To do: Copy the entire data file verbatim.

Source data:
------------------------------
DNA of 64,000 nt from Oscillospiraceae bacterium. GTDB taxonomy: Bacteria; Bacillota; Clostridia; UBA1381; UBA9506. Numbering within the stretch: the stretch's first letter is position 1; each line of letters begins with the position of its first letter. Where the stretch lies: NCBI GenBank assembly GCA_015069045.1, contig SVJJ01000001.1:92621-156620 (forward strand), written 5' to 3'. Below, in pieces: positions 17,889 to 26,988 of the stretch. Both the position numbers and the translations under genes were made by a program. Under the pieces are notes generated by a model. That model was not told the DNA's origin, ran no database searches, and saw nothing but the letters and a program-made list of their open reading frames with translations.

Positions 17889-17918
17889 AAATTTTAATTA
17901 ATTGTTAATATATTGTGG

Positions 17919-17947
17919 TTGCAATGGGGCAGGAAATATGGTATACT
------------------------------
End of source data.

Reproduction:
DNA of 64,000 nt from Oscillospiraceae bacterium. GTDB taxonomy: Bacteria; Bacillota; Clostridia; UBA1381; UBA9506. Numbering within the stretch: the stretch's first letter is position 1; each line of letters begins with the position of its first letter. Where the stretch lies: NCBI GenBank assembly GCA_015069045.1, contig SVJJ01000001.1:92621-156620 (forward strand), written 5' to 3'. Below, in pieces: positions 17,889 to 26,988 of the stretch. Both the position numbers and the translations under genes were made by a program. Under the pieces are notes generated by a model. That model was not told the DNA's origin, ran no database searches, and saw nothing but the letters and a program-made list of their open reading frames with translations.

Positions 17889-17918
17889 AAATTTTAATTA
17901 ATTGTTAATATATTGTGG

Positions 17919-17947
17919 TTGCAATGGGGCAGGAAATATGGTATACT